Medical Cannabis for Treating Depression: A Naturalistic Outpatient Study

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Clinically significant reductions in symptoms were reported.

Citing a lack of research on medical cannabis as a treatment for major depressive disorder (MDD), researchers in Germany and Sweden conducted a test on the effectiveness and safety of cannabis for MDD symptoms (1). The study, “Effectiveness of Medical Cannabis for the Treatment of Depression: A Naturalistic Outpatient Study,” was published in the journal Pharmacopsychiatry in January 2024 (1).

In this study, 59 patients, all of whom had previously been treated with medication for MDD, were studied over 18 weeks in 2021 after being prescribed via a telemedicine platform a cannabis flower to be vaporized as treatment for their symptoms (1,2). Data was collected at the beginning of the study and during monthly follow ups where symptoms were measured on a scale of 1–10 (1). The patients were ages 20–54, and 73% were male, and a third of the patients reported some regular cannabis use within the past five years (1). The telemedicine was provided by Algea, a telemedical platform provider (1).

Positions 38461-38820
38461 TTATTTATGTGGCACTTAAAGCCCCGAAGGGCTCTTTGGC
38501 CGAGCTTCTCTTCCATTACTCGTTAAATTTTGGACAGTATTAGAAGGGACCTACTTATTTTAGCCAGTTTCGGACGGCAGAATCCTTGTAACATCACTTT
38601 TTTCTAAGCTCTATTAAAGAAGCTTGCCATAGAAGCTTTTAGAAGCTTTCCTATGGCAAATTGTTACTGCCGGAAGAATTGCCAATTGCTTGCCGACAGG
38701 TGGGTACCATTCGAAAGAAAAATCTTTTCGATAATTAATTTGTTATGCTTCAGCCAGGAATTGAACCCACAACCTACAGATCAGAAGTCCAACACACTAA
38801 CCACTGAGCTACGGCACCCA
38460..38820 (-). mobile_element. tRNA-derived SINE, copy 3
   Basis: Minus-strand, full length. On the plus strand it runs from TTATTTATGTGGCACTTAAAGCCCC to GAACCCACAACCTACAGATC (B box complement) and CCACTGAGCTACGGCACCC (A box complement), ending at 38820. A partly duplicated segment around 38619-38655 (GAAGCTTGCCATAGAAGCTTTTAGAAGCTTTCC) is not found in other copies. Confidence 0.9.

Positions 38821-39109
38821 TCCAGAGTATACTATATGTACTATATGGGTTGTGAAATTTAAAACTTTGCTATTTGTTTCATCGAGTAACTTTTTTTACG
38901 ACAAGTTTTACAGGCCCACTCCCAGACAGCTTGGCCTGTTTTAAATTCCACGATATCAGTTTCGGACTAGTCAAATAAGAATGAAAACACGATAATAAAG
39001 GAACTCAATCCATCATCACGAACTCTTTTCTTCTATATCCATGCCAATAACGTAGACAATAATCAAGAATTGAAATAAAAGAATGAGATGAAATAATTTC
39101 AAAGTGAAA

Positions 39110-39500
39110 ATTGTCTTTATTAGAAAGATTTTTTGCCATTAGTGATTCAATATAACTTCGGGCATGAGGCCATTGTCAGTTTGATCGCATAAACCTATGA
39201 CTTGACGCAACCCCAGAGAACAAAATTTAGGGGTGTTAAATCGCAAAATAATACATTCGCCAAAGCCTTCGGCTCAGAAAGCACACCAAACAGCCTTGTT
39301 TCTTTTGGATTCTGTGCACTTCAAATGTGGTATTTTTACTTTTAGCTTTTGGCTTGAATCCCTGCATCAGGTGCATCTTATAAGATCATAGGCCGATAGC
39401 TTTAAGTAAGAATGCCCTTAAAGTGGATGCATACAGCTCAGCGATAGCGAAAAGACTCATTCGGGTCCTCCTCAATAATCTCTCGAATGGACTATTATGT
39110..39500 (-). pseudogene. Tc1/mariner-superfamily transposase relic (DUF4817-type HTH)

As stated in the abstract, results of the study included the following (1):

  • Mean severity of depression decreased from 6.9 points (SD 1.5) at entry to 3.8 points (2.7) at week 18
  • A treatment response (>50% reduction of the initial score) was seen in 50.8% at week 18
  • A drop-out rate of 22% after 18 weeks
  • Concomitant antidepressant medication (31% of patients) was not associated with outcome.

Adverse effects were gauged by a checklist and reported by a third of the patients, but the effects were not considered severe (1).

“These results are extremely promising and encouraging, as they expand the evidence for the continued use of medical cannabis in the treatment of psychiatric illnesses in Germany,” Julian Wichmann, founder and CEO of Algea Care, said in an article in Forbes (2). “In addition, the study lays the foundation for future research projects on the effects of cannabis therapy in the treatment of mental health conditions and illnesses.”

The researchers stated that the results from this study suggested further research was needed and would need to consider risks such as developing a cannabis use disorder or other side effects from the medical cannabis (1).


  1. Specka, M.; Bonnet, U.; Schmidberg, L.; Wichmann, J.; Keller, M.; Scholze, C.; Scherbaum, N. Effectiveness of medical cannabis for the treatment of depression: A naturalistic outpatient study. Pharmacopsychiatry 2024 DOI: 10.1055/a-2215-6114.
  2. Herrington, A. J. New Study finds medical marijuana improves depression symptoms (accessed Feb 13, 2024).